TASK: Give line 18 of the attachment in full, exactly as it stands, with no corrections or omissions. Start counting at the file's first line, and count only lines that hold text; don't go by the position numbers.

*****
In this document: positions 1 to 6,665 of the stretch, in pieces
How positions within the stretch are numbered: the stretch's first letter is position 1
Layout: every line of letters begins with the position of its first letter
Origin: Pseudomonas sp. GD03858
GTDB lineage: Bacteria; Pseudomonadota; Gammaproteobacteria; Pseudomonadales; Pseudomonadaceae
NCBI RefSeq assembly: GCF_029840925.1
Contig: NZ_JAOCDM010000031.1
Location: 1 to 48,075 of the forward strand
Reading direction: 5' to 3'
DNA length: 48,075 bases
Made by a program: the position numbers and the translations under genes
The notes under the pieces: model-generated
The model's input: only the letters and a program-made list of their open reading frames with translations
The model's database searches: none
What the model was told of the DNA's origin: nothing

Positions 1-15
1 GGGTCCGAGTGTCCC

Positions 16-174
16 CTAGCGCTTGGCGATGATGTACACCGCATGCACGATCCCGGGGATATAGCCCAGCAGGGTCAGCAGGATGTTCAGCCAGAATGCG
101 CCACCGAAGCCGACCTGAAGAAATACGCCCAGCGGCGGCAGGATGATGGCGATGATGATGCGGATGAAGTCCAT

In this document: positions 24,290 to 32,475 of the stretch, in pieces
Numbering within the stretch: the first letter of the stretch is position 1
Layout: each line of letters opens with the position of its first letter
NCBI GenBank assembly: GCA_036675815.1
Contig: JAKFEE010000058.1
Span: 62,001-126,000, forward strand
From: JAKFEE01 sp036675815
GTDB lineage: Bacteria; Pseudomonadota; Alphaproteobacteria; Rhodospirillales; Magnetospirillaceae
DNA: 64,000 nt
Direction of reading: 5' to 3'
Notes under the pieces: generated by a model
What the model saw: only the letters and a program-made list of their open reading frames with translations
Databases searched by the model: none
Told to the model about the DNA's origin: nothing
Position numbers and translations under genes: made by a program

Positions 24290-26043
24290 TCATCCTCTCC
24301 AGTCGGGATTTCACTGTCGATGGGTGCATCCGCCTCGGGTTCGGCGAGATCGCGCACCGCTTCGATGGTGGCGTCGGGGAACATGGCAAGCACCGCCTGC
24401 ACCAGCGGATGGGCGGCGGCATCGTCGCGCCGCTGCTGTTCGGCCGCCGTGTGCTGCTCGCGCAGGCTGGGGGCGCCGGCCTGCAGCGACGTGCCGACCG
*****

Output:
Positions 16-174